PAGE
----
Q&A: Bertrand Lesca tells us why Current Location at the Trinity Centre is not to be missed

2nd June 2015

This month, FellSwoop Theatre bring Current Location to the Trinity Centre. Set in the aftermath of the Fukushima nuclear disaster in 2011, Toshiki Okada’s play explores how rumour and the fears associated with climate change disrupts families and communities.

Presented by the much-lauded FellSwoop Theatre, this is a show not to be missed. Ahead of its first showing on 4th June, we caught up with co-director Bertrand Lesca about the play.

This is the second project you have worked on with Toshiki Okada. Has the process changed much this time around?
Each of Okada’s plays feel extremely close to us. Current Location is really different from Five Days in March, our first Okada show which was performed in a cafe like some kind of “happening”. We kept Okada’s text and Aya Ogawa’s translation, which was quite challenging for the actors who had to remember all the ‘You Knows”, “Buts” and “Likes”. 
Current Location couldn’t be more different. It is set in a fictional village. It’s a sci-fi tale about climate change. We had to work really hard on making the fiction work for the audience. We also had to re-write a lot of it and adapt the ideas that Okada uses in the original text. Pretty much every line has been re-written by us and the company of actresses.
How involved was he in the adaptation?

Initially, we were going to work on another play of his called We are the undamaged others. But when I met Okada in Tokyo, he was presenting Current Location which had had a tremendous impact in Japan. He suggested we take on this particular play instead of the one I had chosen initially.

Seeing Current Location in Tokyo, I witnessed the entire audience changed during the course of the play. The ideas explored by Okada felt very close to them. They were very affected by the images he used in his play in a way that I could only understand having been in Japan and experiencing the same fears about the effects of the radioactive spill.

I said to Okada that the only way that the people in England could experience the play in the same way that the Japanese audience did was to adapt and re-write Current Location completely. He agreed and gave us full license to do that.

Has he seen the show live yet, and if so what were his thoughts?

No, but he saw a filmed version of Five Days in March which he really liked. He said we’d made it our own which for him was the most important thing. This is also what we tried to do with Current Location.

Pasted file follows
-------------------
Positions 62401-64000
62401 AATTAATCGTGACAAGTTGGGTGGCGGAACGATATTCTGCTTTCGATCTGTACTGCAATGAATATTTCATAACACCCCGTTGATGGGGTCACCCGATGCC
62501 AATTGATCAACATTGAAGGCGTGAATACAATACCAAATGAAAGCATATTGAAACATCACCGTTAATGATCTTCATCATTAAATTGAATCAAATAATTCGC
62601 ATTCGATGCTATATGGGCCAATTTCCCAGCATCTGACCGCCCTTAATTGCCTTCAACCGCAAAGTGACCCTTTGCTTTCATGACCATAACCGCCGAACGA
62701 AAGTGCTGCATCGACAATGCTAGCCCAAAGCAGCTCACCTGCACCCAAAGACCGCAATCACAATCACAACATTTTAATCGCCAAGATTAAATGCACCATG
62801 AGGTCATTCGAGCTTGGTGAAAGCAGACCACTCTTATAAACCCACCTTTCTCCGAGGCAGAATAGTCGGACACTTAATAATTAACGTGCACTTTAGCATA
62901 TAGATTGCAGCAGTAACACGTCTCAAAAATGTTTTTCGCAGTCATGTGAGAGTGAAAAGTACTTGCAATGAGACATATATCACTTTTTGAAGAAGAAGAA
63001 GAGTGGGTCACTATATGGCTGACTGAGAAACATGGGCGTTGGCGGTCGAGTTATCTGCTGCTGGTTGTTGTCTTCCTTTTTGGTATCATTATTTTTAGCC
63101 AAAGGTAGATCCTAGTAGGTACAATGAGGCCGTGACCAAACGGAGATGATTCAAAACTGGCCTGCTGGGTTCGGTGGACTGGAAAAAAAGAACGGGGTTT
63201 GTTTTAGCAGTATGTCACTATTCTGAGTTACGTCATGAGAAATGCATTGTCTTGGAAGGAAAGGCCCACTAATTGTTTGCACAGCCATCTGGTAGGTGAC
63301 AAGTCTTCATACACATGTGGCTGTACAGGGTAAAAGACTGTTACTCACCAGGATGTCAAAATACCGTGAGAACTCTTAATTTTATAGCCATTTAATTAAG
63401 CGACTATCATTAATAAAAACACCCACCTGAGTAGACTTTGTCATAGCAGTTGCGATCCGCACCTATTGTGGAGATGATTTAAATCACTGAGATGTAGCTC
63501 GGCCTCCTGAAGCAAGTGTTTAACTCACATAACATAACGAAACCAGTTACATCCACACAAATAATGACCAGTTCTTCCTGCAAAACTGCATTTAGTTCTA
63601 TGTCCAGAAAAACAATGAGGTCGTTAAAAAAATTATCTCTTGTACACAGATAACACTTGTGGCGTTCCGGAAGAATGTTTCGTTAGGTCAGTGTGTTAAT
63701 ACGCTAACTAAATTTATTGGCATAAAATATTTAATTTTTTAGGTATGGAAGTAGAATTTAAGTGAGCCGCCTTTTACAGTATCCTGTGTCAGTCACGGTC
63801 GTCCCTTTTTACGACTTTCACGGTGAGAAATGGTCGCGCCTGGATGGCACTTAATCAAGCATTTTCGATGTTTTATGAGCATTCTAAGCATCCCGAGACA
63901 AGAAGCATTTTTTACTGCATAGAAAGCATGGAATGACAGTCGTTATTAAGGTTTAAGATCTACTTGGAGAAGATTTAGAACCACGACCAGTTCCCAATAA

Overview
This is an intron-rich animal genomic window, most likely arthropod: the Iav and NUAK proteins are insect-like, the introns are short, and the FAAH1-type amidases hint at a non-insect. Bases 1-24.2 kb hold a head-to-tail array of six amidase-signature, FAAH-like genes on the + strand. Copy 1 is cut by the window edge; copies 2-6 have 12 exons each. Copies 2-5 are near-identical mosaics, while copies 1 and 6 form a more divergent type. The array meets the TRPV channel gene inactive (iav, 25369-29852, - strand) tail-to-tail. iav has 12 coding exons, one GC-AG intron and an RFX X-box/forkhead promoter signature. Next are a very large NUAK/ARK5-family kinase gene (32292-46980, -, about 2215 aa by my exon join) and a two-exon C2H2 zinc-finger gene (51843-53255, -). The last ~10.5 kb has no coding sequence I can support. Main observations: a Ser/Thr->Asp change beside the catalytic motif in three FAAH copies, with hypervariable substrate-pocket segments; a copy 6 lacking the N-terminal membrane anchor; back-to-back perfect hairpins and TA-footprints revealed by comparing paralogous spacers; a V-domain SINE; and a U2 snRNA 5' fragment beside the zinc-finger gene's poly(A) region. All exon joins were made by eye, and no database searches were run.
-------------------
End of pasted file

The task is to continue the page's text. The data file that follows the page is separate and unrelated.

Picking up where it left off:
Despite the play being internationally acclaimed for some time there have been no revivals either here in the UK, nor it seems in Europe more widely. Why do you think it has taken so long for it to break through here?

I think because it is very Japanese-specific. It talks about the nation Okada lives in. Our ambition was to extract what was too culturally specific so that it would be a commentary on our own nation. It is a fascinating process of adaptation and translation. Very challenging but full of fascinating insights into issues revolving around climate change. We now feel actively part of this debate and hope to initiate conversations about it with the audience. People are encouraged to stay after the show.
Following on from Ablutions (which we really enjoyed earlier this year) this is again quite an ominous tale. What is it about the darker recesses of the soul that seems to attract you as a subject matter?

We picked Current Location for our summer season this year because it seemed to address some important issues about what is going in our world right now. Naomi Klein’s book This Changes Everything was released earlier this year, then came the general elections and the next Climate Change summit which will be held in Paris in December. We needed to discuss these issues again and show this work to even more people.


You’ve selected the Trinity Centre as the venue for the play here in Bristol. What attracted you to it?

The show was created to be performed in a choir rehearsal room. We are very keen to make it quite immersive for the audience so they experience the villagers’ anxieties very closely as if they are in the same room as them. If audiences were to experience the blue cloud in the same way as the characters, maybe they would understand what’s actually at stake in this urgent debate.


Even in the face of overwhelming evidence to support the existence of climate change there remains a vocal group of naysayers who claim it is nothing more than a contrived fabrication. Why do you think such opposition still persists?
Current Location precisely talks about these people who deny those evidence. In Current Location, some villagers decide to deny this change altogether, claiming that things will go back to normal if we just wait. Others want to leave the village. For us the answer is elsewhere. We are unable to escape climate change. It is happening right now and so we need to take some very important decisions on how are going to tackle it properly.


Finally, you’ve just finished presenting the show at the Brighton fringe and will be taking the show to Edinburgh for the festival in August. What is it like to perform for festival audiences?

Brighton and Edinburgh especially are very interesting places for companies like us. This is where we can meet a lot of audiences and other artists. This is also where we see other companies’ work that inspires us and puts our own work into question. We are hoping that Current Location will initiate an exchange between us the artists, and our audiences in a way that we have never experienced before.

Current Location runs from 4-7 and 11-14 of June. Buy tickets

Kevin McGough